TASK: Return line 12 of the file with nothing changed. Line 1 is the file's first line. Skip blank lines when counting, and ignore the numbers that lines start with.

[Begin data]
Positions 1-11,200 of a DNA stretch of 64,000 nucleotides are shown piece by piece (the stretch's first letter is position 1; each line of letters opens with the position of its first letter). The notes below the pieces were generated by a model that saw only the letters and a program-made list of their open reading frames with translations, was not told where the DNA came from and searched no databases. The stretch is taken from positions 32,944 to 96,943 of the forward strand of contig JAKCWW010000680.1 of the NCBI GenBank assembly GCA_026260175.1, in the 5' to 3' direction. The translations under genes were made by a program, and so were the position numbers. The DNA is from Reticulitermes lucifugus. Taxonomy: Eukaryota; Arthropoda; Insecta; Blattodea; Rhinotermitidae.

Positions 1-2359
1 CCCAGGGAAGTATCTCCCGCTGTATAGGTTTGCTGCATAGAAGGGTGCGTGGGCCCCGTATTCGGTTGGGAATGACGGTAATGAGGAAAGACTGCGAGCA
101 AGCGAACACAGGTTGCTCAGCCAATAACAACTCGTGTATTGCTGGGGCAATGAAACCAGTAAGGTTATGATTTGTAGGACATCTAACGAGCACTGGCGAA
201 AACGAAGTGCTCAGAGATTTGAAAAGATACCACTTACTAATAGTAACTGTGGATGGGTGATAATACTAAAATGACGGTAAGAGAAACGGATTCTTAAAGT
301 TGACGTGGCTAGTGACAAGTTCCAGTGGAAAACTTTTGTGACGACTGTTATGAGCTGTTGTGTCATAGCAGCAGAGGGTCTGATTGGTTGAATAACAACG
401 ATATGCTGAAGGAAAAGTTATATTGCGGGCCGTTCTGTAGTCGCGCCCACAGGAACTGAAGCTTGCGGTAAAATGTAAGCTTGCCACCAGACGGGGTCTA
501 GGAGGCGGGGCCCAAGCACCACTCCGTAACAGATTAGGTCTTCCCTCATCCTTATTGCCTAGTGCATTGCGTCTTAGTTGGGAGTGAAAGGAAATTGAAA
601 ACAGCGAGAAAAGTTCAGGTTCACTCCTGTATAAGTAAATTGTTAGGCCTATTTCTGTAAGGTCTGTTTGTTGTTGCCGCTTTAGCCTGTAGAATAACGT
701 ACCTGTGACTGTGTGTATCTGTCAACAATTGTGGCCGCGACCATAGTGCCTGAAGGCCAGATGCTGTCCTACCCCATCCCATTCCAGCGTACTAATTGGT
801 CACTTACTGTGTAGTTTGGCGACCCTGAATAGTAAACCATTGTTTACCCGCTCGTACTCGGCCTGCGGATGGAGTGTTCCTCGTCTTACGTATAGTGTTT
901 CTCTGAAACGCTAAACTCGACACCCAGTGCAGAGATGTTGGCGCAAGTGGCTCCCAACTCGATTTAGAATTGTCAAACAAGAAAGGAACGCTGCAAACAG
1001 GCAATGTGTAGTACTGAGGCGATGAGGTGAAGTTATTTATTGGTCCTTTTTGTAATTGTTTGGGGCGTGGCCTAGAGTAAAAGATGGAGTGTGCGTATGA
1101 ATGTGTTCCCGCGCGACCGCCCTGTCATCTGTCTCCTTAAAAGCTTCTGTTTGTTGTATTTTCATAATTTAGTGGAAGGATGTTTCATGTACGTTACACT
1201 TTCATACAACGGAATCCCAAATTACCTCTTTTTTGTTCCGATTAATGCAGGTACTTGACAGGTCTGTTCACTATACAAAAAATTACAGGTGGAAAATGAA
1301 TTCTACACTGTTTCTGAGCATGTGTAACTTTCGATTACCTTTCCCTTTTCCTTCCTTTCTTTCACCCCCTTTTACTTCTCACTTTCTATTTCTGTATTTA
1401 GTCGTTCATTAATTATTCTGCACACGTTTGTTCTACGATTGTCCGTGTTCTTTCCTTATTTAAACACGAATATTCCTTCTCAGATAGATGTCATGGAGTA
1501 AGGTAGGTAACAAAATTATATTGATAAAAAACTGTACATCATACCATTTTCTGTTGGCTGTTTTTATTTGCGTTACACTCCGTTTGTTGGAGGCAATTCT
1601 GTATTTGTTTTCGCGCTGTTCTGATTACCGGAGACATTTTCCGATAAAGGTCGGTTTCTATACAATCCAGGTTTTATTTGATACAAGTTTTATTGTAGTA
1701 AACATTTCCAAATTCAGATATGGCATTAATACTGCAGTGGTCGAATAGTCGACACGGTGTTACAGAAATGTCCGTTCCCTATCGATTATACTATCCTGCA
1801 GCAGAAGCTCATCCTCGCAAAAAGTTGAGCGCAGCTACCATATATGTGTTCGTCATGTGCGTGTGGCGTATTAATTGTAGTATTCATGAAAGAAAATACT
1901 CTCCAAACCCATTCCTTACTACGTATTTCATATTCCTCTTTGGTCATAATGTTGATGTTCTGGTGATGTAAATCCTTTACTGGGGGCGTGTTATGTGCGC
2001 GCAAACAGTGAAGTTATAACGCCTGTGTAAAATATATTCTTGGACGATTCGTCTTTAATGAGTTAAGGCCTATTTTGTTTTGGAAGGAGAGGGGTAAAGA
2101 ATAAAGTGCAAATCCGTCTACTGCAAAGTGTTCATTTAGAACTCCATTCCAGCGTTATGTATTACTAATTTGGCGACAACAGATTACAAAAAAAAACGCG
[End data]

901 CTCTGAAACGCTAAACTCGACACCCAGTGCAGAGATGTTGGCGCAAGTGGCTCCCAACTCGATTTAGAATTGTCAAACAAGAAAGGAACGCTGCAAACAG